It takes about 3-4 hours to sail from Ft. Lauderdale to Miami. It takes less than an hour to drive there in a car or RV.

RV Storage VS. Catamaran Storage

It’s crazy because the boat seems way larger than RV, yet it seems to have less storage space.  The boat is 10 feet longer, over 10 feet wider and has 2 additional bedrooms (cabins) and bathrooms (heads).  It’s bright, airy, open and very spacious.  If I am completely honest, it feels a little gluttonous and overkill without others occupying the extra cabins (but we’re hoping to have a regular rotation of guests soon). Yet somehow with all this living space, there’s very little closet or cabinet space.

The RV was much more closed off but there were cabinets everywhere and we had a residential refrigerator for Pete’s sake!  It may have been a rolling rectangle (RV’s need some serious design help) but it’s rather incredible how comfortable and spoiled we were in our 300 square feet.

The boat has hatches and crash lockers for storage which are somewhat similar to the RV basement storage.  In both the RV and the boat, there are lots of awkward shaped compartments which makes organizing a challenge.  We’re also being pretty adamant about keeping things simple and slim.  We don’t want to cram every nook and cranny with stuff and want to be very conscious of the physical weight of our stuff for optimal sailing performance.  I’m so serious about minimizing, I ditched half of my already slim shoe collection.  I mean, this is probably the least amount of shoes I’ve had since I was six years old!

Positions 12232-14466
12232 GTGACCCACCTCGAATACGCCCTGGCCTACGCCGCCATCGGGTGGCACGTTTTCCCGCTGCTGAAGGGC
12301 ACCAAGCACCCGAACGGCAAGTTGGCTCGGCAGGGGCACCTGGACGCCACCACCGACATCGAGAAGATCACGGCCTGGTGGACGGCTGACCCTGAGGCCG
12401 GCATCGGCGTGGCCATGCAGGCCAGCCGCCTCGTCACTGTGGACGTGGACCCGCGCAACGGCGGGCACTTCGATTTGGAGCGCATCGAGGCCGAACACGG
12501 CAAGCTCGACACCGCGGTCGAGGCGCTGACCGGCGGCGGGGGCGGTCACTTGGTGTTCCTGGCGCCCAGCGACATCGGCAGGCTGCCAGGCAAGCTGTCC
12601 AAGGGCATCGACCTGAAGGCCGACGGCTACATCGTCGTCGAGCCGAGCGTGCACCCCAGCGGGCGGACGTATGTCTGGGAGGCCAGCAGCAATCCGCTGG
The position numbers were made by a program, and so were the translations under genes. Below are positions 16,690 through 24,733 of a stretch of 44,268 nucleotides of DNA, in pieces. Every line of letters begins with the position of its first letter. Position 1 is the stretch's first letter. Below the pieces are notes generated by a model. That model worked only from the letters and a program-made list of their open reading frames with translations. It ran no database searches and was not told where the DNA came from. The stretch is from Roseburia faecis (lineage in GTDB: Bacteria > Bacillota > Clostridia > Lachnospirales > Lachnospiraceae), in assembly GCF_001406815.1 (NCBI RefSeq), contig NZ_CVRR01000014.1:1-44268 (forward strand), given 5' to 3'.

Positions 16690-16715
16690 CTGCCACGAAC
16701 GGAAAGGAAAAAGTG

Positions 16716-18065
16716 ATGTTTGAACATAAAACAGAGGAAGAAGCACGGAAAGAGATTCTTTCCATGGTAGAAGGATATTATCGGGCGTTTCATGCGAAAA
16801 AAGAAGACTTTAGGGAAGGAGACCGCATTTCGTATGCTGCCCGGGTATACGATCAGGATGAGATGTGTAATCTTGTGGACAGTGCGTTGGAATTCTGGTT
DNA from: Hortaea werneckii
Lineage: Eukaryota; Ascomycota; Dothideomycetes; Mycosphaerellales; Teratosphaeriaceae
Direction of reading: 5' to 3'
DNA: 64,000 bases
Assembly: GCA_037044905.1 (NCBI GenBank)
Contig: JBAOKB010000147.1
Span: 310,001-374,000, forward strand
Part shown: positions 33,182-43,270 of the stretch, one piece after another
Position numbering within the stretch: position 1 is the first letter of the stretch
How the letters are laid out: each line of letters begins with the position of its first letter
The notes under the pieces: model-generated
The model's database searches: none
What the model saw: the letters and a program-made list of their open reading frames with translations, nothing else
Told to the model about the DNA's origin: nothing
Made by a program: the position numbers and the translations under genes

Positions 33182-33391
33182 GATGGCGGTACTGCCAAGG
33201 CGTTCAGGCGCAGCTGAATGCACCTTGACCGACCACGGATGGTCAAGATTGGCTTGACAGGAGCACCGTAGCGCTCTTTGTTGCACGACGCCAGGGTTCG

living on a catamaran
Singa occupying the guest cabin but not thrilled about the addition of a shark.

Sailboat Maintenance & Upkeep

RV’s are, for the most part, cheaply built toys.  Houses are built to last a lifetime while RV’s are built for weekend recreation. It’s amazing at what will hold together while driving 60mph down the highway.  Because RV’s are built light things break or jiggle loose often.  There is always something that needs to be done and buying a new rig doesn’t exclude you from the RV repair club.  RV engines are not always easy to get to and some require a lift, computer access or at least a well equipped shop.  Some RV’ers go the DIY route while others just save up the issues for their yearly service appointment.  We would tackle small jobs ourselves but saved all our major jobs up for one (or two) yearly service stop.  Unless it was a big issue, then we would call up AAA, hitch a ride in a tow truck and live at a service center for a few days.  Overall though, we really didn’t have to work hard on our RV and if you only washed it three or four times a year…no big deal.

Most bluewater sailboats are built sturdy and are made to last.  However, boats have the salty sea to contend with and lets just say Poseidon shows no mercy.  A small leak with a seemingly harmless few inches of water turns into a salt cake that requires a chisel within a week.  Metal rusts and white decks turn brown and unappealing every few days.  We’re still trying to put together our ongoing maintenance calendar.  Some things need to be done every few days, some once a month, others once or twice a year.  Overall, sailboat maintenance and upkeep is an ongoing task if you want to keep your ship in shape.

living on a catamaran

Thanks for watching, reading and following along…even when its not all sunsets and cocktails on the deck (but those days are coming too).

If you have any sailboat maintenance tips, a story to share or even a cocktail recipe to ease tired muscles…tell us about it in the comments below!